“It’s a part of Egypt that is ignored and that we know nothing about, to some degree,” Ms El Samra said, rolling through the gritty sand. “It’s a part of Egypt where you feel very safe with people. It’s very beautiful, it’s virgin, it’s unknown. It’s very different from most of what we do all over Egypt. And I like to build muscle.
Ms El Samra was part of a small but growing circle of Egyptian adventure travelers and endurance athletes who turned to hiking, running and competing in triathlons after the failed revolution and the seizure of military control that followed at the beginning of the last decade. Many saw the activities as a way to release frustrations and exercise their independence, or simply to discover their country.
Hiking is still a niche activity in Egypt. The Sinai Trail hosted a few hundred hikers before the pandemic forced the trails to close for most of 2020. The number dwindled to dozens in 2021 due to travel restrictions. But more hikers have returned this year, including 70 people from around the world who arrived for a weekend hike in October linked to the annual United Nations climate conference, known as COP27, which s was held the following month in Sharm el-Sheikh. If all goes according to plan, the Sinai Trail will host its first end-to-end hike of the 350-mile course next October.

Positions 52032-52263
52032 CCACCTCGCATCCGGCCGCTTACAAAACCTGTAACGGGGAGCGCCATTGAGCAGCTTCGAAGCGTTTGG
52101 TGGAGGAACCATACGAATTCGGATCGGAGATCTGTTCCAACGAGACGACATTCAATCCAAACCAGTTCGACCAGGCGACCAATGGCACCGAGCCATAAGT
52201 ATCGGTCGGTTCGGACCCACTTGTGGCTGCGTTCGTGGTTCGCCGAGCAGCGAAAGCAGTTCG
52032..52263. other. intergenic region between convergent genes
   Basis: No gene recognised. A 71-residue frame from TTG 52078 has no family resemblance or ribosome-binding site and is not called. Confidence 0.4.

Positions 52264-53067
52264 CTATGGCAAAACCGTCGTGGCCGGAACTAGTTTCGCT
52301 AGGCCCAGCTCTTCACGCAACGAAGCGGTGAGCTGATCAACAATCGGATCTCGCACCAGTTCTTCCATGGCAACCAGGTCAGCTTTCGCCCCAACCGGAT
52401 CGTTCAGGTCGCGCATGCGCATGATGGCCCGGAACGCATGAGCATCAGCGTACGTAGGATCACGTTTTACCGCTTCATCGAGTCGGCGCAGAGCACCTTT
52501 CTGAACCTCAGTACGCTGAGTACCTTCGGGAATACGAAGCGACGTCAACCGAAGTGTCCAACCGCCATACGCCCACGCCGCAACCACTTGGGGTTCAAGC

Back to traditions
For the Bedouins, the trails are a way to find their roots and earn a living in the mountains.
During a drought in the 1990s, many Sinai Bedouins moved to coastal towns or farms in the Nile Valley to work, said Youssuf Barakat of the Alegat tribe, who spent two years with M Hoffler mapped routes in South Sinai and served as a guide during the COP27 trek in October. Modernity and the collapse of tourism at the beginning of the last decade have also driven the Bedouins away from Sinai. Mr Barakat, 36, returned to the mountains to work on the track after working as a cook in his family’s restaurant in Abu Zenima on the west coast, he said.
The Bedouins were forced to change, Mr Barakat told us after a dinner of grilled mutton and vegetable soup, followed by Mr Barakat singing a traditional love song while beating a tabla drum.
“We have the internet, we have phones,” he said. Soon he and his people “became like the Egyptians,” he says.
With the Sinai Trail, however, Mr. Barakat and his tribesmen have the opportunity to return to their centuries-old way of life.
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